When 16-year-old Rene Hernandez traveled from Cuba to the U.S. in the Mariel boatlift in 1980, his first hope was that he and his family would not drown or be attacked by sharks. Inspired by the plight of his father, a political prisoner, he decided to become a lawyer, although most people told him his English would never be good enough. But a corporate lawyer? That was even more farfetched. "Minority lawyers tend to shy away from the corporate world," Hernandez says. "We don't have the road map or the playbooks. And we feel corporations may not really want what we bring to the table."
Then while he was at law school at the University of Wisconsin, he attended an Allstate presentation and decided to become a summer intern. On graduating in 1994, he joined the company, where he is now, at 37, associate counsel in the law and regulation department.
There were 14.6 million Hispanics in the U.S. when Hernandez arrived. Now there are more than 35 million. By the time his three-year-old daughter joins the work force, the Latino population will have almost doubled again, to account for close to a fifth of the U.S. population. It's a group with $500 billion a year in buying power, but one that is changing rapidly. While Mexicans remain the majority, at 58%, the number of immigrants coming from other Central and South American countries grows each year. Increasingly, they are spreading into states, such as Iowa, that never had sizable Hispanic populations. This has made diversity a growing challenge to corporate America. But companies such as Allstate, Wal-Mart and Andersen have made huge gains in the past five years with diversity programs that are notable for their depth and scale--and bottom-line results.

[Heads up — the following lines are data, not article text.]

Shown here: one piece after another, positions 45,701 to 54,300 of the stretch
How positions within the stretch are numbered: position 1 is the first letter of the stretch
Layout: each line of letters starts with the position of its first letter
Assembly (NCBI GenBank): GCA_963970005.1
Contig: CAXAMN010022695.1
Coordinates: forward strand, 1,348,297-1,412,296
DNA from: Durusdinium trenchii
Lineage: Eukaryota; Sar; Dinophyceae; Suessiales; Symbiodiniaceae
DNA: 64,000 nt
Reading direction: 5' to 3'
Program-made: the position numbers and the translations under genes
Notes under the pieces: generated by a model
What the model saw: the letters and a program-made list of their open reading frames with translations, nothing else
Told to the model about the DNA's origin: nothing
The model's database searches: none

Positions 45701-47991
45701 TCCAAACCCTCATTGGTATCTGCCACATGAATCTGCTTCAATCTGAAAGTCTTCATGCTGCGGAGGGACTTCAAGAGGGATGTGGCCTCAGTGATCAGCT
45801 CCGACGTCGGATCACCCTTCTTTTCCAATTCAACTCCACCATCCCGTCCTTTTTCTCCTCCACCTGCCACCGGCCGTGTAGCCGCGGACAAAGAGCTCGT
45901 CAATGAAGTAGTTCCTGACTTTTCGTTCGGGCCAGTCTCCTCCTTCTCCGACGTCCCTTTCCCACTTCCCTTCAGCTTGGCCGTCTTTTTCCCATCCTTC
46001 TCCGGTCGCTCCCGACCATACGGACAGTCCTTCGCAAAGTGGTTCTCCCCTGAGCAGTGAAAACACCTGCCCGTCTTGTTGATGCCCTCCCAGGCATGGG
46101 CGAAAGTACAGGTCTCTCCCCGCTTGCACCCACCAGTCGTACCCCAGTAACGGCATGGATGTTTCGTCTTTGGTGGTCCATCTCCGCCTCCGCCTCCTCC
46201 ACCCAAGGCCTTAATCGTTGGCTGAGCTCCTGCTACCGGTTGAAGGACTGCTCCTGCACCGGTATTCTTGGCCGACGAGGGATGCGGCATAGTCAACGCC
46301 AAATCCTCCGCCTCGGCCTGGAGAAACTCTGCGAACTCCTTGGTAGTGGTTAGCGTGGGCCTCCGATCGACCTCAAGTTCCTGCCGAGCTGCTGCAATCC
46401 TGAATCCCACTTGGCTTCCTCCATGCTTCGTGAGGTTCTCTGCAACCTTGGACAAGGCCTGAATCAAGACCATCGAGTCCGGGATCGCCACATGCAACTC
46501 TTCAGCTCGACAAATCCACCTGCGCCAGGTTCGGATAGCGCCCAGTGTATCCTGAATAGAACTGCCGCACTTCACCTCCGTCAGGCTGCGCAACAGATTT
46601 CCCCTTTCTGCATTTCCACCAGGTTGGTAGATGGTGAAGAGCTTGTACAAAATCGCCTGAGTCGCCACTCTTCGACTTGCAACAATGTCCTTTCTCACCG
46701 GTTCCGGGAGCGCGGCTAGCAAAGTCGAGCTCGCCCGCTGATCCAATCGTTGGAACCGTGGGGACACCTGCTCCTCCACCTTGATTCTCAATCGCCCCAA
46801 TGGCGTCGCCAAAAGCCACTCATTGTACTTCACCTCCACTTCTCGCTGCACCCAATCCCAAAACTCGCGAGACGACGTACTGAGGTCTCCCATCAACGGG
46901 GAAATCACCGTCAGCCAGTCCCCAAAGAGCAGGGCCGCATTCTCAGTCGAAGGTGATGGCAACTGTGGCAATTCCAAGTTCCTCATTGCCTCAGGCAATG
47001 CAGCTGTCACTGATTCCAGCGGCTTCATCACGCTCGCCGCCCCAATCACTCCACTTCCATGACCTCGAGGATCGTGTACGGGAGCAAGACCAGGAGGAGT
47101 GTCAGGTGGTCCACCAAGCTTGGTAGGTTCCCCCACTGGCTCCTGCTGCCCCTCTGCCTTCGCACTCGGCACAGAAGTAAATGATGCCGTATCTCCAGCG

In a period of almost stagnant growth for the insurance industry, for instance, Allstate has made diversity pay substantial dividends. Its Hispanic business has nearly doubled, to almost $2 billion.
You don't do this simply by reshooting your English-language commercials in Spanish. Allstate's diversity program includes in-depth training for all employees plus work-and-family policies, educational opportunities and networking and mentoring programs that suit Hispanics well. The company also created an evaluation system that judges and rewards managers according to how well they promote diversity.
"The mantra is that we leverage diversity to gain competitive advantage, and the premise is that if you don't tie diversity programs to the marketplace, they have no substance," says Ray Celaya, Allstate's assistant vice president of ethnic marketing. Accordingly, the number of Hispanics on the Allstate corporate staff has increased 13% in the last couple of years, to 3,167 employees. In areas with substantial Hispanic populations, the company also encourages its agencies to hire Spanish speakers, with the result that 2,500 of its 12,000 agencies are now what it calls Spanish able.